• French Revolutionary Chronology - print from here! 28 January 2010 0:21 UTC www.iub.edu [Source type: Original source]

^ She has said frequently that if the King should come into the convent she would refuse to see him, and would hide herself so that he could not find her.
  • The Memoirs of Louis XIV. and the Regency, v1 by Elizabeth-Charlotte, Duchesse d'Orleans - Full Text Free Book 28 January 2010 0:21 UTC www.fullbooks.com [Source type: Original source]

.Led into the royal bedchamber, they gazed upon Louis, who was feigning sleep, were appeased and quietly departed.^ Led into the royal bedchamber, they gazed upon Louis XIV, who was feigning sleep, and quietly departed.
  • Louis XIV of France 28 January 2010 0:21 UTC hoocher.com [Source type: Original source]
  • Louis XIV of France 28 January 2010 0:21 UTC pustakalaya.olenepal.org [Source type: Original source]

^ Like [James], [Louis] did not think that the admirals of the Royal Navy would betray the ex-Duke of York who used to lead them into battle.

^ The styles worn at the court of Louis XIV were followed by all who could afford to do so and gradually they were emulated by other European courts as well.

.The threat to the royal family and Monarchy prompted Anne to flee Paris with the King and his courtiers.^ Prompted by the possible danger to the royal family and the monarchy, Anne fled Paris with the king and his courtiers.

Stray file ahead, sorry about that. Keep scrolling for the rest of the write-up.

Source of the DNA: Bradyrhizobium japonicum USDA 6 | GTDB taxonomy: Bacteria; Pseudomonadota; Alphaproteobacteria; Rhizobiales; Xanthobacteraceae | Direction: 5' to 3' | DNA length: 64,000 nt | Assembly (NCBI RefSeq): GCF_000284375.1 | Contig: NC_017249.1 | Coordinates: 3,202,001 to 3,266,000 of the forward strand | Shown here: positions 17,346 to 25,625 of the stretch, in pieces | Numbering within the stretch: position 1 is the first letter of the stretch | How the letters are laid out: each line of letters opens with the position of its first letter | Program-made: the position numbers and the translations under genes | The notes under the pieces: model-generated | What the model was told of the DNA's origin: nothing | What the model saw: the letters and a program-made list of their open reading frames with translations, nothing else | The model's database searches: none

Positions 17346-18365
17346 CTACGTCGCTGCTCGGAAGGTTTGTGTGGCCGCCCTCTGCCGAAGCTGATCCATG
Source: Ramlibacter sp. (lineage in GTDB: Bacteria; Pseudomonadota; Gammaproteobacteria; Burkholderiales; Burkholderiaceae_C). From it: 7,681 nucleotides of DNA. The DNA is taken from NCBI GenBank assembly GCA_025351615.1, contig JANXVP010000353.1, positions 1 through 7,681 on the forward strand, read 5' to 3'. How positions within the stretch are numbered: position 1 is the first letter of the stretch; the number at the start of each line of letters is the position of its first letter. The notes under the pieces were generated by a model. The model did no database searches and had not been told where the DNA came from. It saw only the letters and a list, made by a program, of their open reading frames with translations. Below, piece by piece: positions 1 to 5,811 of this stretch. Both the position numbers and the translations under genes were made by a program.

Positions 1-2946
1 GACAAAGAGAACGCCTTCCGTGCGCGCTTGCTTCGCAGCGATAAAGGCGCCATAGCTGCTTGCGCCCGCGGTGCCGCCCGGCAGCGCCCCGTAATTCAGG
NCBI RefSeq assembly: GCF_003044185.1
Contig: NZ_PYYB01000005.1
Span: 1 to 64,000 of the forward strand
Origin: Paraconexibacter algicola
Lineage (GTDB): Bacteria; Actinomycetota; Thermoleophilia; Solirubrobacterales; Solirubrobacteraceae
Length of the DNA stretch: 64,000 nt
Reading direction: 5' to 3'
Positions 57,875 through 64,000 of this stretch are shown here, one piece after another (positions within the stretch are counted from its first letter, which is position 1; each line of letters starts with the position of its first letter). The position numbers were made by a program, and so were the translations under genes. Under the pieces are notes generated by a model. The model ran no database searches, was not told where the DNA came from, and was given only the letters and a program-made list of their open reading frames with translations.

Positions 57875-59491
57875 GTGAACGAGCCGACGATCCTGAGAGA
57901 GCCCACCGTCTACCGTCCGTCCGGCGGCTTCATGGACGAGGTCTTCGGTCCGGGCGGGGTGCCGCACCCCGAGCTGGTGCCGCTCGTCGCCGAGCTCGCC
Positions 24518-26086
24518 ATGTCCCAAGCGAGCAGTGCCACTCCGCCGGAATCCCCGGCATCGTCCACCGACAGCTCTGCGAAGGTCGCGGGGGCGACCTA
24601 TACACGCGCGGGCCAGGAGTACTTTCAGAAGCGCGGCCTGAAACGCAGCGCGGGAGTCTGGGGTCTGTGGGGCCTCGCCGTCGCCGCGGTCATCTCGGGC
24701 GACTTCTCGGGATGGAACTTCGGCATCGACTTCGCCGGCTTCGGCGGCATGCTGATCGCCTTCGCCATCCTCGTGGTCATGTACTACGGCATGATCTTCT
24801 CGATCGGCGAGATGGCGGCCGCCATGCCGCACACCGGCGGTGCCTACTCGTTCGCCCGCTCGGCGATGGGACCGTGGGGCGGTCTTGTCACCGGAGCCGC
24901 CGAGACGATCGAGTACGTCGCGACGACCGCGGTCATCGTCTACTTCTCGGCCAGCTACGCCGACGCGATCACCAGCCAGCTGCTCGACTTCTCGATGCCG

• Louis XIV of France 28 January 2010 0:21 UTC hoocher.com [Source type: Original source]
  • Louis XIV of France 28 January 2010 0:21 UTC pustakalaya.olenepal.org [Source type: Original source]

^ His father Antoine was Master of Royal Hunt of King Charles II. He arrived in Paris in 1687, became student of René Antoine Houasse.

^ Responding to popular pressure, the royal family returned from Versailles to Paris (6 Oct 1789).
  • Bourbon Dynasty 28 January 2010 0:21 UTC www.themolloys.net [Source type: Original source]

.Shortly thereafter, the conclusion of the Peace of Westphalia allowed Condé's army to return to aid Louis and his court.^ Shortly thereafter, the signing of the Peace of Westphalia allowed the French Army under Cond to return to the aid of Louis XIV and his royal court.
  • Louis XIV of France 28 January 2010 0:21 UTC hoocher.com [Source type: Original source]

^ Shortly thereafter, the signing of the Peace of Westphalia allowed the French army under Louis II de Bourbon, Prince de Condé to return to the aid of Louis XIV and of his royal court.

^ Eventually, Condé and Queen Marie made peace via the Treaty of Loudun , which allowed Condé great power in government, but didn't remove Concini.
  • Louis XIII of France (Pepys' Diary) 28 January 2010 0:21 UTC www.pepysdiary.com [Source type: FILTERED WITH BAYES]

Portrait of Louis, the Victor of the Fronde, portrayed as Jupiter. This painting, from 1655, is currently on display at the Palace of Versailles.